What Would The Neighbors Think
In the span of a 20-second conversation, a lot of information can be shared, either intentionally or not. Complete strangers suddenly reveal that their relative lost a limb, or they will casually drop that they own property in Europe. Even at the mailbox, a neighbor might say, “I’ve been waiting for a letter from the editor of The New Yorker.” It’s always something identifying, something they are either burdened with or proud of. Maybe it’s an unconscious habit. Or maybe it’s just what we do – a form of small talk. Whenever I pick up on these little slivers, I wonder what sort of stock phrases I drop around. Even if I never utter a word, how am I building up an image of myself to others? Our actions can declare who we are before our words. Like my neighbors. I have never met them in person, but I still know something about them: Meg and Dan.
Like many people, Meg and Dan eat. They have the first unit, next to entry door. The whole building can smell what’s cookin’ as we walk past their unit, down the hallway towards our own homes. On Sunday mornings, it smells like bacon. On weekday evenings, it smells like Italian – something cheesy and garlicky. On weekends, though they shouldn’t, they leave their recycling just outside their door, and the rest of us have to step around their empty pizza boxes and cardboard beer carriers. Always from brands that are trendy, innovative – old craft made new and cool.
Being in the first unit means that their windows are visible to the street. They use their windowsill as a bookshelf, and it is stuffed with titles like: Learn How To Trade Stocks, and A Path to Financial Freedom.
Curious how the titles are all turned to face out. Why would they face their book spines out towards the street and not in towards themselves? Why make us take notice of their preferences? I suppose we all love displaying our personalities, from bumper stickers to pins. We like to announce our identities. Letting us see that they are interested in their building a secure financial future must somehow make them feel – smart, together, on track.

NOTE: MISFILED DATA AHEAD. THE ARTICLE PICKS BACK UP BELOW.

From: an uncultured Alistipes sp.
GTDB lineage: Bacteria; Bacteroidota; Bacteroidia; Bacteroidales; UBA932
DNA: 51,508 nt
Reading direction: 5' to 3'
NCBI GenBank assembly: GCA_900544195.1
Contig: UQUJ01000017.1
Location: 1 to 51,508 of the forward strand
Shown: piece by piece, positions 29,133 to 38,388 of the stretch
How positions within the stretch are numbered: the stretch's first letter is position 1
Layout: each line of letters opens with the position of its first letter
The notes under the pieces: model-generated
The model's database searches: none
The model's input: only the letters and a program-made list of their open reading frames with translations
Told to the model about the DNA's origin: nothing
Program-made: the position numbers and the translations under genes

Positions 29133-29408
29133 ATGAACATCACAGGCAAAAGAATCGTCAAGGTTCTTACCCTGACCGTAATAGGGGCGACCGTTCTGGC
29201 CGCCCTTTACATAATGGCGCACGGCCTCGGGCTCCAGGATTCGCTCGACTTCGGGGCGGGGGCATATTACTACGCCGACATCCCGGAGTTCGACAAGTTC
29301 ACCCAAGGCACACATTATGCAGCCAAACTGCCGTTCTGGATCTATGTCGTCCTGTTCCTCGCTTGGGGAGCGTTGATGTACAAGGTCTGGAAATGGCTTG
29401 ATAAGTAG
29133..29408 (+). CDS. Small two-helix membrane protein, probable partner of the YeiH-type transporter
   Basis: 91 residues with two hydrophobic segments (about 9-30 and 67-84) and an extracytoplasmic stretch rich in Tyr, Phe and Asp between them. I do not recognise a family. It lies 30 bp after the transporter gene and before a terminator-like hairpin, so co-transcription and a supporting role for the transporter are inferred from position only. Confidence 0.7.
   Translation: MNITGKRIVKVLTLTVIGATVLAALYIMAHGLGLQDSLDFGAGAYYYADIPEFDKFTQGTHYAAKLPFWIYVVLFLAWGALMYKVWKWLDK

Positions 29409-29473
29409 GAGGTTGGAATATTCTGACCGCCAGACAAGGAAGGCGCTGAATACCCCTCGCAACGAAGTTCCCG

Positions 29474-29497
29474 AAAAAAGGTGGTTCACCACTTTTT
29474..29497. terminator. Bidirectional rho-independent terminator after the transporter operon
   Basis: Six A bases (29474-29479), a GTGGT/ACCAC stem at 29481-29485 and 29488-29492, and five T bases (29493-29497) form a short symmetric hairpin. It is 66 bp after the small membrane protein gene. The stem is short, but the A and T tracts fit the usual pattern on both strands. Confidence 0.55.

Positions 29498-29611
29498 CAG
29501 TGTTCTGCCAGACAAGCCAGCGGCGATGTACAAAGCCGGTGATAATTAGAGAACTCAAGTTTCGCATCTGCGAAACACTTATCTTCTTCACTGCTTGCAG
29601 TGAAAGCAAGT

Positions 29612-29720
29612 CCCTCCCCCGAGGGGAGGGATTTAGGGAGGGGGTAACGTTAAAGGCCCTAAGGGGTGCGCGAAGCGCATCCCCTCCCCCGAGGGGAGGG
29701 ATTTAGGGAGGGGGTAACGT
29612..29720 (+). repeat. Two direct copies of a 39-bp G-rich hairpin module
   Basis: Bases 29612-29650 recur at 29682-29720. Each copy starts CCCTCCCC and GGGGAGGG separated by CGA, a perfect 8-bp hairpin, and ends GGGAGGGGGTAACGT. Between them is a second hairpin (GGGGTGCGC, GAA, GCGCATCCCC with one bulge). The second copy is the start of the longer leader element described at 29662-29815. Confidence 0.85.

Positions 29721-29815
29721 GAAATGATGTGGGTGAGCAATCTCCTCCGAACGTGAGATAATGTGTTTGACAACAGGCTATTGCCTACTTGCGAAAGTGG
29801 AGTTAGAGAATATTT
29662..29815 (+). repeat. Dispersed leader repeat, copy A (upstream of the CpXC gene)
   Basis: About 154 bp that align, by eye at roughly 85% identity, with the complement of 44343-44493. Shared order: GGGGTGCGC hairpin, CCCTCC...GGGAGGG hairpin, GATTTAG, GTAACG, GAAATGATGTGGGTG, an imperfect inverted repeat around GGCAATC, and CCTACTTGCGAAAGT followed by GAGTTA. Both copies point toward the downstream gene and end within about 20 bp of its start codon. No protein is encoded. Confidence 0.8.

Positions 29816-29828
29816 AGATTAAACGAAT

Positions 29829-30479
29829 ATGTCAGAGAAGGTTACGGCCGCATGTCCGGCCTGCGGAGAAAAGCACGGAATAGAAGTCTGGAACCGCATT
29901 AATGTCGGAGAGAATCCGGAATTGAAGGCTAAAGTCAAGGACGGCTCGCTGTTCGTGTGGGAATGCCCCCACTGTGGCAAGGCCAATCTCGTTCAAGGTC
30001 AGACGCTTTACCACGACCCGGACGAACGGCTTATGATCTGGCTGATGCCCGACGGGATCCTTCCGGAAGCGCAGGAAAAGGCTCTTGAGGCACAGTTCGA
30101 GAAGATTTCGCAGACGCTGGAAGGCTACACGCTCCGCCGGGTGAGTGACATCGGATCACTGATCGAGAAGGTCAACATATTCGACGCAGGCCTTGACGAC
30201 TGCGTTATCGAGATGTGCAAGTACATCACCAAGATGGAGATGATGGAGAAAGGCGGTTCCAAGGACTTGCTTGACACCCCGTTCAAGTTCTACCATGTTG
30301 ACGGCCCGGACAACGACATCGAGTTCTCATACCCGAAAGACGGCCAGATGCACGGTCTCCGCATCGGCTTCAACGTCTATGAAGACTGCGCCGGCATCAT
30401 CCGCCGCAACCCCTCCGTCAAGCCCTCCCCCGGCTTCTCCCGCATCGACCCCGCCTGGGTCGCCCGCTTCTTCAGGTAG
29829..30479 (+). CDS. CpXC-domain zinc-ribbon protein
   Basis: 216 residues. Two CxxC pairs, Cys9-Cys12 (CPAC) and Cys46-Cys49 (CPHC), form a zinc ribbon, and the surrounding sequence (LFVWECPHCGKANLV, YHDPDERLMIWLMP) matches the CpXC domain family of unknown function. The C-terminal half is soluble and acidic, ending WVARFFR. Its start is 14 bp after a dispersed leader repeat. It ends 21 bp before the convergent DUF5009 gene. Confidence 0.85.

Last week, propped in their window is a banner with the word FINALLY. Like a triangle flag you’d hold up at a parade, the flag is made of felt with a wooden dowel as the handle. At the end of the triangle point, an illustration of a diamond ring is hanging on the branch of the Y. It is displayed for our benefit. Even if Meg put the news on blast on her social media, it wasn’t enough. She wants to blast it out to the street.
How long did Meg wait for Dan to say the words? How many Friday night pizzas and Sunday brunch pancakes did she chew through before saying YES. Seems to me like she’s happy with her new status, and yet a little bitter about the timeline. I thought they might move away, because we all had to walk around an old side table they had left in the hallway, as well as old IKEA lamps and other disposable-type furniture. I was a little hopeful that they would leave, so we wouldn’t have to step around the detritus of their happiness anymore. It’s pretty rude of them to treat the hallway as their personal garbage bin. What does THAT say about the kind of people they are? I imagined them discussing their future housing options over sushi, or some other yumminess, planning out how to invest their stock earnings into a nice piece of real estate, something that would give them a great return on their investment in 30 years.
But no luck. Today a large box from WayFair was tossed into the hallway. They have bought a new coffee table. The box wasn’t even folded and tied up. You could see footprints over it where my other neighbors have walked across, none of us willing to do Meg and Dan’s work of taking the box out to the recycling bin. I added my footprints to the mix, while breathing in the smell of some tomato-onion-garlic recipe. Meg and Dan were home, making dinner, maybe about to settle in over a dinner of spaghetti while propping their feet up on their new coffee table.
On my way to my unit, I stop and turn around. What does it reveal about me if I leave the box there? I pick up the box and fold it flat. It is as big as a sail. Very politely, I lean it against their door. The box covers it completely, and at some point when they exit their unit they will be faced with a wall of cardboard. Am I being petty? What would the neighbors think?
I don’t need to know their thoughts. There are more pressing things to think about, like what to make for my own dinner.